April is Organ Donor Awareness Month, but for Don and Renee Freeman, founders of Donors Are Heroes, the cause is a year-round endeavor.
Don and Renee Freeman at the Donors Are Heroes Party in 2013. right: The Gift of Life Family House, a “home away from home.”
Husband-and-wife interior design team Don and Renee Freeman want you to save a life. As the heads of Donors Are Heroes, an all-volunteer organization that supports the Gift of Life Donor Program (a nonprofit that coordinates life-saving organ and tissue transplants throughout the tri-state area), the Freemans were inspired to give back when Don himself received a heart transplant in 2000. Just one year later, Donors Are Heroes was born. The couple’s annual fundraiser, simply dubbed “The Party” (this year on March 27), is one of the highlights of the spring social season for its high-energy, dance-all-night atmosphere. Credit that to the Freemans’ spirited mission to not just save lives but to celebrate life. Here the couple share their triumphs, challenges, and why ending their charity is the ultimate goal.
What is the mission and vision of Donors Are Heroes? Renee Freeman: We are supporting the Gift of Life Donor Program. Our group has always been about dispelling myths and raising public awareness about the importance of becoming an organ and tissue donor. Don Freeman: We have an About Life grant program, and we have scholarships for schools and the clergy. They need to be educated, and that’s what we try to do. We are not out there asking people to become donors; we are giving them the facts and the education and letting them make their own decision. RF: The largest educational program we have is Spirit for Life, which provides the framework to promote organ and tissue donation education to high schools. We also do the same thing for the clergy, and we titled that It’s About Life. With the clergy, it’s extremely important for them to be educated so they can educate their communities. If the clergy stands up at the pulpit, people will listen.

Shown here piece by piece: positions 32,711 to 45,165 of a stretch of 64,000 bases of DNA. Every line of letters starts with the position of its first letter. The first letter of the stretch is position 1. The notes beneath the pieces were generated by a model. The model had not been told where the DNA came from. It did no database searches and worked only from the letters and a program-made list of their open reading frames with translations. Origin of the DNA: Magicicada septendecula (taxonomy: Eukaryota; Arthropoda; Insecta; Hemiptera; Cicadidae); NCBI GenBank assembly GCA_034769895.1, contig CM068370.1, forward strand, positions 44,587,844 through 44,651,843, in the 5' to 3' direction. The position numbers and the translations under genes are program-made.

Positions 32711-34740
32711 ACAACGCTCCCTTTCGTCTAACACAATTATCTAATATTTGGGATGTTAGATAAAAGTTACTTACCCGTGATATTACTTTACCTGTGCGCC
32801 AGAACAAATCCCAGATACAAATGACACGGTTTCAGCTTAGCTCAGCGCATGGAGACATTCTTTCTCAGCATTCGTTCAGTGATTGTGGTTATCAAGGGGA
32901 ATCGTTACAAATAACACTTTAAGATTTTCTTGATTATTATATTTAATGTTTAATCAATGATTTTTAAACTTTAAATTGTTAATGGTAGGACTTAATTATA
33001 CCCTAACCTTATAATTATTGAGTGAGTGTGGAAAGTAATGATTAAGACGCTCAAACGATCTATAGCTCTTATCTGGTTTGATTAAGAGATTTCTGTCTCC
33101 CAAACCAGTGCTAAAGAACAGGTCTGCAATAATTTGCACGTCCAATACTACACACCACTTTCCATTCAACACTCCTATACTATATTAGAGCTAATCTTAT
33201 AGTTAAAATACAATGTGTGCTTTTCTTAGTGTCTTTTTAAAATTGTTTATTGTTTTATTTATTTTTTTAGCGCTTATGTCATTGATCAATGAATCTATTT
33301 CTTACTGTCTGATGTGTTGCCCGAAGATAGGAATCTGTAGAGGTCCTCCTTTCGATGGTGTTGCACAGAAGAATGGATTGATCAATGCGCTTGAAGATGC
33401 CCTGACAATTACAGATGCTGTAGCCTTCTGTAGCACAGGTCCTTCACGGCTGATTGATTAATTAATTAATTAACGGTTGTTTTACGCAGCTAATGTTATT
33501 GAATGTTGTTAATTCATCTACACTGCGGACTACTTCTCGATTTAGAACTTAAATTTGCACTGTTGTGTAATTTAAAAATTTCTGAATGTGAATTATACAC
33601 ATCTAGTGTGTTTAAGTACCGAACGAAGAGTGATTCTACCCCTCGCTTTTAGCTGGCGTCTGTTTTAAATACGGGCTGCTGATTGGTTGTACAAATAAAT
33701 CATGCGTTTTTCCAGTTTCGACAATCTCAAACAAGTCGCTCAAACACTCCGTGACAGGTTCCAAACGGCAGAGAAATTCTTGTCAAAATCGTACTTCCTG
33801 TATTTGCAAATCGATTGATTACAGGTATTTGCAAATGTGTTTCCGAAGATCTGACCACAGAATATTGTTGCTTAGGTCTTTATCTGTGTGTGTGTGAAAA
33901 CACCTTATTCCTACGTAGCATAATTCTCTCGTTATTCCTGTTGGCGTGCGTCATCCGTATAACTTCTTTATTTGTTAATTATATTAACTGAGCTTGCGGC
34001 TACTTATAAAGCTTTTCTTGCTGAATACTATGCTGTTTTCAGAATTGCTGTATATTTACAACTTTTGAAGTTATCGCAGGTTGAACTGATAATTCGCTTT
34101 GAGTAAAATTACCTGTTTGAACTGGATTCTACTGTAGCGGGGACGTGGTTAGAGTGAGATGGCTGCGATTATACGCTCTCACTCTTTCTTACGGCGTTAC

The Home Cook Heroes program at Gift of Life Family House prepares meals for transplant patients and families.
What kick-started this initiative for you? DF: I was in the hospital waiting for a heart, and I was there with about 30 people. Although I was successful, some people were waiting for over a year because they hadn’t gotten a match. And we saw a lot of people dying because there weren’t enough organs. I said, “We have to do something about this.” Renee observed what I went through, and she’s the one who really started this. RF: When Don was waiting, he was weeks away from perhaps not making it. I realized that, sadly, I wasn’t educated and I was not an organ donor. It never dawned on me to figure out where and how to donate organs. If you can’t take it with you, why not enhance lives?
What were some roadblocks you faced as you were getting started? RF: One roadblock was that people weren’t willing to listen. DF: It was always someone else’s problem. RF: But by starting out not so serious and throwing [the Donors Are Heroes Party], [without] giving speeches, not making people uncomfortable, they became more willing to learn about it. DF: Now, out of anywhere in the country, we do the largest amount of transplants and have the largest number of registered donors. RF: In the beginning, we wanted to do something to get people together to learn about organ donation. We had 13 friends who were the most precious and supportive friends in the world. They reached out to their friends, and so on, and we had [the first Donors Are Heroes Party]. DF: They were local people we knew. They were really just friends. RF: Now this year, on March 27, we are going to be at the Four Seasons Hotel. DF: It’s really not a typical charity party. We really make it a fun event. RF: Even if people don’t [register to become donors at the event], they will tell their friends where they were, and that starts the story.
Paul and Debbie Kelly at “The Party,” the Donors Are Heroes annual fundraiser and one of the highlights of spring’s social calendar.
What are your plans for the future? RF: We’re hoping that we can have corporate partnerships for educational programs within their systems. The other thing we are hoping is that, one day, we will have presumed consent, which means that you are automatically an organ donor unless you opt out. If there were a way for us to lobby for that, it would be amazing. DF: At the end of the day, I hope everyone wants to be an organ donor. RF: One organ and tissue donor can save and enhance the lives of over 50 people. This is a crisis with a cure. DF: Ultimately, in the future, I hope that there won’t be a need for us. And then we’ll be on to something else. RF: It really is that simple.
Friday, March 27, at the Four Seasons Hotel Philadelphia, 1 Logan Sq., 215-557-8090